Some community colleges are “slow to develop new courses that are required as new programs or new technologies in existing programs arise,” reports Community College Times. But there are a growing number of successful apprenticeship programs.
In Washington State, more than 200 students are learning the ironworking trade through apprenticeships run by the Aerospace Joint Apprenticeship Committee, a state-funded partnership among community colleges, industry and the International Association of Machinists and Aerospace Workers. The programs supply workers for Boeing Corp., the state’s largest employer.
South Carolina locates its major apprenticeship initiative, Apprenticeship Carolina, at its 16 technical colleges. The state-funded system is growing fast; since July 2007, the number of registered apprenticeship programs in South Carolina has grown from 90 to 230. All 16 of the state’s technical colleges are participating in apprenticeship programs.
The Wisconsin Youth Apprenticeship program was started in the 1990s and has matured into the nation’s largest apprenticeship opportunity for high school students. Under the two-year program, high school juniors and seniors complete up to 900 hours of work-based learning and related courses. Many also earn college credits, and 70 percent go on to higher education.
Apprenticeship could be used to prepare young people for the growing number of “middle-skill jobs” that require some postsecondary training but not a bachelor’s degree.
Community colleges’ mix of job training and academic education creates good citizens, says Anthony Carnevale of Georgetown’s Center on Education and the Workforce, in an interview with Community College Journal excerpted in Community College Times.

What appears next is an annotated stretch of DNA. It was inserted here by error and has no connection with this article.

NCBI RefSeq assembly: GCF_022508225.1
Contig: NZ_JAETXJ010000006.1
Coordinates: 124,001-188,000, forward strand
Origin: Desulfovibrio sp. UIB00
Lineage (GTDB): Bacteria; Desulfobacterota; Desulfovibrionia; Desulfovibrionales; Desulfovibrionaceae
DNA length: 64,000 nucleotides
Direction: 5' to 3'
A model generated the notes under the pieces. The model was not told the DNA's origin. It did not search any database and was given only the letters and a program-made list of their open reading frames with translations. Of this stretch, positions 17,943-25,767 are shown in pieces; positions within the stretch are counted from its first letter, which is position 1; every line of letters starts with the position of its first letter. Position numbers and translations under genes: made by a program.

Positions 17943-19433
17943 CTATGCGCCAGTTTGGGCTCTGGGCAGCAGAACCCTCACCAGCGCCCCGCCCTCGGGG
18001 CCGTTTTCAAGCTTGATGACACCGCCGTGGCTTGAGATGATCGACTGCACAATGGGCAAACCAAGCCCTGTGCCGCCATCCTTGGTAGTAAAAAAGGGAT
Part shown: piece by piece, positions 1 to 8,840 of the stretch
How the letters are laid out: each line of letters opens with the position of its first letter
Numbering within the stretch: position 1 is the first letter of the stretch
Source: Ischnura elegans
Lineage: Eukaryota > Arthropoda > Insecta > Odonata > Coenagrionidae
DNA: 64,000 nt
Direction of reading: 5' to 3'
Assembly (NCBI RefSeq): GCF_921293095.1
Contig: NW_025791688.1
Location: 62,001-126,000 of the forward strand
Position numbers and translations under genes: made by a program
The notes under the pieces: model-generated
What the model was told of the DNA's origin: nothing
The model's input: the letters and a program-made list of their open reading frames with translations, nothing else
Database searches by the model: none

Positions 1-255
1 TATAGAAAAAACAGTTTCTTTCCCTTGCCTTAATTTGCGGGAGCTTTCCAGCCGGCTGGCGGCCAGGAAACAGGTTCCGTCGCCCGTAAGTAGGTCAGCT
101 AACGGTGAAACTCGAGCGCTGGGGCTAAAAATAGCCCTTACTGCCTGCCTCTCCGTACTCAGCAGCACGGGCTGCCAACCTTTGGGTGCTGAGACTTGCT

. . . ours is a society based on work. Those who are not equipped with the knowledge and skills necessary to get, and keep, good jobs are denied the genuine social inclusion that is the real test of full citizenship. Those denied the education required for good jobs tend to drop out of the mainstream culture, polity and economy. . . . If community college educators cannot fulfill their economic mission to help youths and adults become successful workers, they also will fail in their cultural and political missions to create good neighbors, good citizens and self-possessed individuals who can live fully in their time.
Almost a third of new job openings between 2010 and 2020 will require middle skills — more than a high school diploma but less than a bachelor’s degree — Carnevale predicts. Some of these jobs pay middle-class wages: 62 percent of middle-skill jobs pay $35,000 or more per year, his research has found. Thirty-one percent of entry-level associate-degree jobs and 27 percent of jobs requiring licensure or certification pay more than entry-level BA positions.
“Before the 1980s, employers provided entry-level training to the vast majority of middle-skill workers, largely in blue-collar occupations,” Carnevale says. Now community colleges help young people “get through the door to jobs that pay.”
There is a “missing middle” between high school and four-year college, says Carnevale.
Perhaps because employers did the entry-level training for so long in the United States, the American education system has been built around the four-year bachelor’s degree. For institutional and cultural reasons, the “college is a BA” mantra continues. Students march in lockstep into four-year institutions, many without any clue of how they will attach to the labor market at the end of their four to six years. This blind homage paid to the prestigious BA job is largely responsible for the difficulty in recruiting and training workers, along with the lack of information about how viable and upwardly mobile middle-skill jobs can be.
In spite of high unemployment, “2 million jobs persistently go unfilled for want of skilled workers,” says Carnevale.